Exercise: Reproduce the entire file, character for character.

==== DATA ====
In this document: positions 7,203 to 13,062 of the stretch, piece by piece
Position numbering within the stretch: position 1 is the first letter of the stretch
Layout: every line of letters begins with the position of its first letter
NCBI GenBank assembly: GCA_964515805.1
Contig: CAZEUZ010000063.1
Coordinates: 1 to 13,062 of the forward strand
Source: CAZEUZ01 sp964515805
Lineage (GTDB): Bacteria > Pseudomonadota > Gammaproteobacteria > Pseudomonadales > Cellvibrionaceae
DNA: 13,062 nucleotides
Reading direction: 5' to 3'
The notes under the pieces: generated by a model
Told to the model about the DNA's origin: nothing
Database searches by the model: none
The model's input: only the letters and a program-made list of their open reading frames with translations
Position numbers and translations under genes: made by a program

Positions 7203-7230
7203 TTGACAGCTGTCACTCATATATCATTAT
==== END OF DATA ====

In this document: positions 7,203 to 13,062 of the stretch, piece by piece
Position numbering within the stretch: position 1 is the first letter of the stretch
Layout: every line of letters begins with the position of its first letter
NCBI GenBank assembly: GCA_964515805.1
Contig: CAZEUZ010000063.1
Coordinates: 1 to 13,062 of the forward strand
Source: CAZEUZ01 sp964515805
Lineage (GTDB): Bacteria > Pseudomonadota > Gammaproteobacteria > Pseudomonadales > Cellvibrionaceae
DNA: 13,062 nucleotides
Reading direction: 5' to 3'
The notes under the pieces: generated by a model
Told to the model about the DNA's origin: nothing
Database searches by the model: none
The model's input: only the letters and a program-made list of their open reading frames with translations
Position numbers and translations under genes: made by a program

Positions 7203-7230
7203 TTGACAGCTGTCACTCATATATCATTAT